I thought I’d pick up on another of the stories from this week’s issue, the release put out by the big PC and chip companies in support of a switch to DisplayPort and HDMI. Even now, with widespread and growing support, the companies are suggesting another five years before VGA and LVDS disappear. That will make VGA around thirty years old! I’m proud to say that this very long lived and clearly very functional interface was developed in the UK at IBM’s Hursley labs, around 70km from the Display Monitor office. Although originally designed just to meet the needs of the then new IBM PS/2 PC architecture and its innovative VGA graphics mode of 640 x 480 x 60Hz, it has proved amazingly adaptable over the years, and almost un-killable (my own word!).
There have been many attempts to kill VGA, and we’ve reported in the pages of Display Monitor on the VESA Ehanced Video Connector in 1996, Plug & Display in 1997, DFP in 1998 and then DVI, which finally, at least, made some impact. There were also attempts in Japan to define other digital display interfaces.
Although DVI was a significant step forward, the connector was very bulky, partly because it was also intended to handle analogue as well as digital signals. That made it relatively expensive, but, more importantly, it was clear that it was never going to be usable on the very slim and ultraportable machines that were starting to appear. Development of DVI effectively stopped and eventually, in 2005, the DisplayPort standard was developed for PCs. Meanwhile, HDMI had been developed for digital consumer and TV applications after the establishment of a working group in 2002 (and developments continued of VGA – does anyone else remember NAVI or VGA Express?).
HDMI has seen rapid adoption in consumer and entertainment devices and became the de facto consumer digital display interface quite quickly. It rapidly became the ‘digital SCART’, a simple single connector for audio and video. There was a strong view that the PC industry should simply adopt HDMI but, for a variety of reasons – some financial, some political and some technical – there was a belief that an alternative was needed to HDMI for professional and IT applications, so DisplayPort has, slowly, gained momentum. The support of AMD and Intel in chipsets has been a critical part of this.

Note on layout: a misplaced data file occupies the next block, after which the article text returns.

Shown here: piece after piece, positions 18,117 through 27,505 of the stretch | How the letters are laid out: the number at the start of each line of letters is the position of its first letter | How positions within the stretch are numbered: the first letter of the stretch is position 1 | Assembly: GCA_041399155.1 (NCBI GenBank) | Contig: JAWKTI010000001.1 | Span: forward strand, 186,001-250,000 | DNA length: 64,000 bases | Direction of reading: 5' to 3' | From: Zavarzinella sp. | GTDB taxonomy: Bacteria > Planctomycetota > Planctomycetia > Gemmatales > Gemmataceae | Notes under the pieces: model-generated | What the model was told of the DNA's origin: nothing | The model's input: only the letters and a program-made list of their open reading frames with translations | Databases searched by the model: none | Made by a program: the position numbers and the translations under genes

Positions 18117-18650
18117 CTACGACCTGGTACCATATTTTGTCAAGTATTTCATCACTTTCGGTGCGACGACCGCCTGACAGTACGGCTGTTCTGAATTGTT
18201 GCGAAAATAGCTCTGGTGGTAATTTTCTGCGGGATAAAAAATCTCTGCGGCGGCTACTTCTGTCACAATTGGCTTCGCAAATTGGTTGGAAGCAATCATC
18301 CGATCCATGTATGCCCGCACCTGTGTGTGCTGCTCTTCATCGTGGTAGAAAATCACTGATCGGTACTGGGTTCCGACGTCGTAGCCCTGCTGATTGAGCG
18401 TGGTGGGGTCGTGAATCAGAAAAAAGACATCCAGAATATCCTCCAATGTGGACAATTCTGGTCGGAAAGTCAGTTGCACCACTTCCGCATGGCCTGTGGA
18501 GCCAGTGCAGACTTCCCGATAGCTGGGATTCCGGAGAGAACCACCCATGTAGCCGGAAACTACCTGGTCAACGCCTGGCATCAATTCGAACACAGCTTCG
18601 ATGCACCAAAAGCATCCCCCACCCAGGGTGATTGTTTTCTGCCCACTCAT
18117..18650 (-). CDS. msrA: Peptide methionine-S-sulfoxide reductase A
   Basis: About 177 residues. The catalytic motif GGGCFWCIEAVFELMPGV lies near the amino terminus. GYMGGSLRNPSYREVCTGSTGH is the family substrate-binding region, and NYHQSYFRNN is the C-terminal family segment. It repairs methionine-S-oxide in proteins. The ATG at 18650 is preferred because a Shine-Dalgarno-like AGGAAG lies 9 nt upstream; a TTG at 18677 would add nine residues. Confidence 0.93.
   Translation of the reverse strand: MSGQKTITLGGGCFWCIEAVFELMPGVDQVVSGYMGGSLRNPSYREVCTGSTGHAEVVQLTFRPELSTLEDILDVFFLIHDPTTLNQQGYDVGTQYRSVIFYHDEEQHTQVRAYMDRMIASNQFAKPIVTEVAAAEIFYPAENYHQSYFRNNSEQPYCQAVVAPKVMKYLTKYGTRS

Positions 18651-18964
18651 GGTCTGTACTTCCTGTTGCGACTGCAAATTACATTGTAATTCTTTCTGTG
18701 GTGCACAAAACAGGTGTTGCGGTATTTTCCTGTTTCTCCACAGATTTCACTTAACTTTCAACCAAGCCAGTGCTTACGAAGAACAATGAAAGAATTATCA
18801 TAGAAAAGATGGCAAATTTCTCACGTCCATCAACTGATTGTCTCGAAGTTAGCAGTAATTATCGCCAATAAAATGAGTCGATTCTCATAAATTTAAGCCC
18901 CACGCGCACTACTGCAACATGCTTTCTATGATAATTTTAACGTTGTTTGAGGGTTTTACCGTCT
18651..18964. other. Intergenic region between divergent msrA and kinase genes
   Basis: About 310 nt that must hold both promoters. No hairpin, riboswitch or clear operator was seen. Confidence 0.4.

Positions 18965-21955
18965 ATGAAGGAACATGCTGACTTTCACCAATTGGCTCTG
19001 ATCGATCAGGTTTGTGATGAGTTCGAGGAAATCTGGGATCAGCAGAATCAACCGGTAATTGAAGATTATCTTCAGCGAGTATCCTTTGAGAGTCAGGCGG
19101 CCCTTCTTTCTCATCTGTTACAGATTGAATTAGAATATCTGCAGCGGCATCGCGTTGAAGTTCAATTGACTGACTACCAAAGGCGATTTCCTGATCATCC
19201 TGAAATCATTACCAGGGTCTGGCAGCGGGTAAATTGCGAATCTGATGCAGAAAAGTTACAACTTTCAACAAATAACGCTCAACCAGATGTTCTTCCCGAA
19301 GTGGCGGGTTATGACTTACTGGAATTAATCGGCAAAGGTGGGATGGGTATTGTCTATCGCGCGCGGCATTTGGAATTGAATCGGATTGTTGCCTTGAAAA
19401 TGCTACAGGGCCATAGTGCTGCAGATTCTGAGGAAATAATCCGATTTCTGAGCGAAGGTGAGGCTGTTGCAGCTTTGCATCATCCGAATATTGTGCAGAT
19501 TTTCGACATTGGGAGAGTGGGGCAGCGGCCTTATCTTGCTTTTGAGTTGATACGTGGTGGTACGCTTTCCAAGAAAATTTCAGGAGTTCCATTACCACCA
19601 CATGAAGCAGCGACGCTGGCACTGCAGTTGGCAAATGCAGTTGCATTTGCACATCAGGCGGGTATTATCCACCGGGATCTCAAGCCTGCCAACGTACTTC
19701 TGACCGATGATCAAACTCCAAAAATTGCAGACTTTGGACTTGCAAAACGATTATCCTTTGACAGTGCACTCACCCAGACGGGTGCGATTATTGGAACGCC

As I mentioned in my comments on the news article, there is a clear and visible difference between the use of analogue and digital interfaces in the visual performance of displays. A monitor connected through its digital port is brighter and sharper than the same monitor connected through VGA, but I see very little real marketing of this message. It seems to me that one of the key issues in persuading buyers to accept systems without VGA is to persuade them that there is a real benefit. I don’t believe it is a difficult idea to sell, but it will be much easier to get buyers to change if they see the benefit rather than them seeing the shift as some kind of coercion or just as a cost-saving measure for manufacturers. We’d be happy to work with companies that want to persuade buyers, or the press, of this.